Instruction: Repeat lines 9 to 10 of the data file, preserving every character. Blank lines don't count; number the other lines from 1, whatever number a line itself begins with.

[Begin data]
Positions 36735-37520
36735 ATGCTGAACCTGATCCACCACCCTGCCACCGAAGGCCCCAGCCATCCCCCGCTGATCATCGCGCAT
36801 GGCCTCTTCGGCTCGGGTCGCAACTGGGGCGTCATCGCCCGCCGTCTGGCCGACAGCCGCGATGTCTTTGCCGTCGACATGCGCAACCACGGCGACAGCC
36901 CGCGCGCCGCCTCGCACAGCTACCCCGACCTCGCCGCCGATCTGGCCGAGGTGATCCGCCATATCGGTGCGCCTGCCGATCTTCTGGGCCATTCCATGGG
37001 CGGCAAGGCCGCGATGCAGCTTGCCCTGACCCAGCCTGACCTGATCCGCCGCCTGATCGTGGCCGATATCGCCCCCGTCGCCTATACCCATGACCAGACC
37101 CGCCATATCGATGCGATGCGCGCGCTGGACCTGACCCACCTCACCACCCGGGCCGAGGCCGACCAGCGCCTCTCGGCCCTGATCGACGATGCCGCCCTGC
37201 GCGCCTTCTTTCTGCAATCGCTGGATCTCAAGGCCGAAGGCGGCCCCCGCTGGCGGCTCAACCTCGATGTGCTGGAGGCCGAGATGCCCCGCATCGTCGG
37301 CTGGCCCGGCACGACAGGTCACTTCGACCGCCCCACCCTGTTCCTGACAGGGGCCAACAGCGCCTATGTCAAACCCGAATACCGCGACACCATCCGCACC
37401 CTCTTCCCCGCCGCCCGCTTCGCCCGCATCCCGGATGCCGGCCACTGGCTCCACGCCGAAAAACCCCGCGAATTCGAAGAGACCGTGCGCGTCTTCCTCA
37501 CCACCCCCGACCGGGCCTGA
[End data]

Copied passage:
37401 CTCTTCCCCGCCGCCCGCTTCGCCCGCATCCCGGATGCCGGCCACTGGCTCCACGCCGAAAAACCCCGCGAATTCGAAGAGACCGTGCGCGTCTTCCTCA
37501 CCACCCCCGACCGGGCCTGA